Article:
Speaking of the technical sector, Chaosbane is doing well. The environments, however repetitive, they are well characterized and in full with the aesthetic line of Warhammer. The models of the four characters do not present excessive outbursts of imagination, but on the contrary the details in the equipment allow an aesthetic customization quite satisfactory. Attack and spell animations are also convincing. Speaking instead of the enemies and their animations we cannot say the same. The animations of the monsters are few and repeated for the various classes, resulting in dozens of identical enemies but with different skins.
The audio department, on the other hand, works well, although the music is few. To compensate, he intervenes good sound design, capable of giving a good immersion without overflowing in useless vistruosities. Graphically the game isn't great, but that doesn't have to be a flaw. Over the years, we have been accustomed to a tradition of isometric games so refined that we have the foundations of a well-defined genre also on the technical side. In Chaosbane, in fact, we find all the canons of the genus (clearly leaning towards Diablo) without infamy or praise.
The Xbox Series X / S version of the game has almost the same graphic quality as the previous version, but in favor of a smoother and smoother game. No frame drops or visual bugs in particular to report in a graphics sector that does not scream at the miracle of the next-gen, in short.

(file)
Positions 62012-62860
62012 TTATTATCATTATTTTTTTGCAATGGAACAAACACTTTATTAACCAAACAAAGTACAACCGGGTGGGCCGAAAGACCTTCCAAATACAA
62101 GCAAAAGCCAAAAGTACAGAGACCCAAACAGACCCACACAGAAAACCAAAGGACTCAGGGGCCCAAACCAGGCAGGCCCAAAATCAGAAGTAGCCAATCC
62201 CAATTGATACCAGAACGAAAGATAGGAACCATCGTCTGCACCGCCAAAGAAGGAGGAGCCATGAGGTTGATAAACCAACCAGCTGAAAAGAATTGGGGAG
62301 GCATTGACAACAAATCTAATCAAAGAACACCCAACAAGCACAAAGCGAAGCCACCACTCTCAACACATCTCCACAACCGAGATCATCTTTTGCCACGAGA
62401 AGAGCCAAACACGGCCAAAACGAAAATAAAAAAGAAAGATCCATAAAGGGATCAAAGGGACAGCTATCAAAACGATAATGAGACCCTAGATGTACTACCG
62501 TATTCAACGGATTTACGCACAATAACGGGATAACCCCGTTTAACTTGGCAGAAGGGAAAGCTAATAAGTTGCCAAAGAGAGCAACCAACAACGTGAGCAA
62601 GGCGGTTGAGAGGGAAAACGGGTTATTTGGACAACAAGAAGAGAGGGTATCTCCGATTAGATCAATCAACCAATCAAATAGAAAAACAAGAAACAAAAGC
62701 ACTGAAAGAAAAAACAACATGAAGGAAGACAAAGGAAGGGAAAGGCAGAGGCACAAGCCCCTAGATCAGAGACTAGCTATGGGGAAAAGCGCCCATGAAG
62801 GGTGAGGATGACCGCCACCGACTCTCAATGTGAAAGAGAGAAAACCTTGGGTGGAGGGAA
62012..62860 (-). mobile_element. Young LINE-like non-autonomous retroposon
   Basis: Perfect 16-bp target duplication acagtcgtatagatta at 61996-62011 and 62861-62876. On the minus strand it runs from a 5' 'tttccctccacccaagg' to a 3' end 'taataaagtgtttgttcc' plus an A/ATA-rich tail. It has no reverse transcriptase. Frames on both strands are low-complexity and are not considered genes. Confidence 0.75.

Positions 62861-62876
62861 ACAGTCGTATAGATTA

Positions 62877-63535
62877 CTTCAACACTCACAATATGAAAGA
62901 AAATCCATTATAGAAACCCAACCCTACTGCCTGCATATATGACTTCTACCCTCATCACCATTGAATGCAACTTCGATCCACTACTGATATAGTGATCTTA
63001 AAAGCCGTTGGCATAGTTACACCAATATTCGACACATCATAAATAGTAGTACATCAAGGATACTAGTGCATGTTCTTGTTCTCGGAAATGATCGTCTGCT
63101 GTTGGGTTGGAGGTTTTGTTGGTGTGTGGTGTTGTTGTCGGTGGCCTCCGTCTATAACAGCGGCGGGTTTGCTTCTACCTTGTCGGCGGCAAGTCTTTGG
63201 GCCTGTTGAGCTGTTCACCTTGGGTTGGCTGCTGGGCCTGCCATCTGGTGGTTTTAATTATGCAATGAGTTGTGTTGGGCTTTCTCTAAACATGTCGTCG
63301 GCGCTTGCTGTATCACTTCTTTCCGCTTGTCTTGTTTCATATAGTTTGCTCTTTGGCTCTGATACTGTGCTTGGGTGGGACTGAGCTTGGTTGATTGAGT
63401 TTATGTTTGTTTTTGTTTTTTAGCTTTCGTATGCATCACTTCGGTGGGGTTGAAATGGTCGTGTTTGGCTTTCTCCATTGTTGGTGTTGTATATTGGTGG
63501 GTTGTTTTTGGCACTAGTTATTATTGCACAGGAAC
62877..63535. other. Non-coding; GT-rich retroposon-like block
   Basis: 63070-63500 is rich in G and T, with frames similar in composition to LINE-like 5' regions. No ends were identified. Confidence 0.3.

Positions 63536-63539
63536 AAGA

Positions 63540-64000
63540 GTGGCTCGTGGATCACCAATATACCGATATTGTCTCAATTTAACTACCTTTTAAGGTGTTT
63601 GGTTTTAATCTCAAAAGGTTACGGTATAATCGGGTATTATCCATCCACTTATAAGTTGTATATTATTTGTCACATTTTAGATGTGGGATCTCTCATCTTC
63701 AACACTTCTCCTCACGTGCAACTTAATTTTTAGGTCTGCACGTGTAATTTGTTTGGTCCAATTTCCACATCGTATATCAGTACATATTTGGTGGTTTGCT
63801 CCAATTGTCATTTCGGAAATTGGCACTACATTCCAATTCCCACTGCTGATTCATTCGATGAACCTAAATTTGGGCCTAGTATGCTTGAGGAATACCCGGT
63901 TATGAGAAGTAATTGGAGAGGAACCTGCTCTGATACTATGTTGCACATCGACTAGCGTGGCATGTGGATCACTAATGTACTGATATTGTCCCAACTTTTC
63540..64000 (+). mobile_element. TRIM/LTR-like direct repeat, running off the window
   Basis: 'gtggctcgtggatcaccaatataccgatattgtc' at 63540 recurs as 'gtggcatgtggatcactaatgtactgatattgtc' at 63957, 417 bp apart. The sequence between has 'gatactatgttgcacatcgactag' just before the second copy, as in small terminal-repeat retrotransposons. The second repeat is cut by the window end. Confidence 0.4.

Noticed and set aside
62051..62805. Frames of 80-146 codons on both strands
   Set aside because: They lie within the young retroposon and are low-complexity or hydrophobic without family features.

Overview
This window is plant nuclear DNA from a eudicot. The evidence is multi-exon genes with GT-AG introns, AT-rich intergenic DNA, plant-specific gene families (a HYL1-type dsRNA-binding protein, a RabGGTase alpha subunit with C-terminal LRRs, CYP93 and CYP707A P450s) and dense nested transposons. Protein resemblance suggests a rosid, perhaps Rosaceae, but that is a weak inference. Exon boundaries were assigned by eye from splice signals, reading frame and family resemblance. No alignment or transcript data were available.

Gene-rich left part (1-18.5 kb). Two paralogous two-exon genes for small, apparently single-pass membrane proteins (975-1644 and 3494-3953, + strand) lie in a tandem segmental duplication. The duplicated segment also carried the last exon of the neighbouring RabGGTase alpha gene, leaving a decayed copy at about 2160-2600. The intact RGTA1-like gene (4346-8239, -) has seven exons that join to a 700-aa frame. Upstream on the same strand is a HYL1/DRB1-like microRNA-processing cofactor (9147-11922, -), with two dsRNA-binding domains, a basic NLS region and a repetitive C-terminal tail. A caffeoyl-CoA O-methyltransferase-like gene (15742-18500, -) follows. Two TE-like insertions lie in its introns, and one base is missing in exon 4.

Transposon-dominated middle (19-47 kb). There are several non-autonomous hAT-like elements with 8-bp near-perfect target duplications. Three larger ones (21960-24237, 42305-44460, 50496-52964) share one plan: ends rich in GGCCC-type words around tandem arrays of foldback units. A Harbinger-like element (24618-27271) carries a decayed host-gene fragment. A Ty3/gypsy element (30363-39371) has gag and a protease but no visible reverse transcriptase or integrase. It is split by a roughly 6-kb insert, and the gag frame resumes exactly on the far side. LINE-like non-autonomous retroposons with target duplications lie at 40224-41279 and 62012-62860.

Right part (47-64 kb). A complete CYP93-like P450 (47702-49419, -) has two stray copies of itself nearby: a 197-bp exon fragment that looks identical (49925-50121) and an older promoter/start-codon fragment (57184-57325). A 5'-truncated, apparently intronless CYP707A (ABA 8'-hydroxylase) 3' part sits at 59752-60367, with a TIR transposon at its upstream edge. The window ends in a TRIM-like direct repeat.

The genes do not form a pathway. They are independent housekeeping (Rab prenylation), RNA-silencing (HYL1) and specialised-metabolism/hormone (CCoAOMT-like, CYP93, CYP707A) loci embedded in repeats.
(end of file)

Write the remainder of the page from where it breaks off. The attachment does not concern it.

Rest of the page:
We are satisfied, but we hoped for the best ...
Warhammer: Chaosbane, in conclusion, looks like a good Diablo-like hack 'n' slash but without excelling in anything. The repetitiveness of the structure linked to the exclusive choice of a class tends to get boring soon. The same goes for the story, the same for any character you choose. Despite the great variety in the equipment, even here we do not find great freedom of customization and little freedom of maneuver. On multiplayer we spread a pitiful veil. The technical sector gives some little joy, especially from a graphic point of view and settings. The audio sector is also worthy of a mention of merit.
Too bad for the almost zero technical gap between the version for the old gen and this tried for Xbox Series X and S, resulting in the conclusion practically the same game with only two classes of characters more and some tweaks to the mulitplayer.7 Not quite next-gen ...
Points in favor
- The world of Warhammer
- Overall technical sector satisfactory
- Two more classes than in the original game
- Great variety of loot but ...
- ... limited to classes
- Same story for all characters
- Monotonous and repetitive gameplay in the long run
- Too casual multiplayer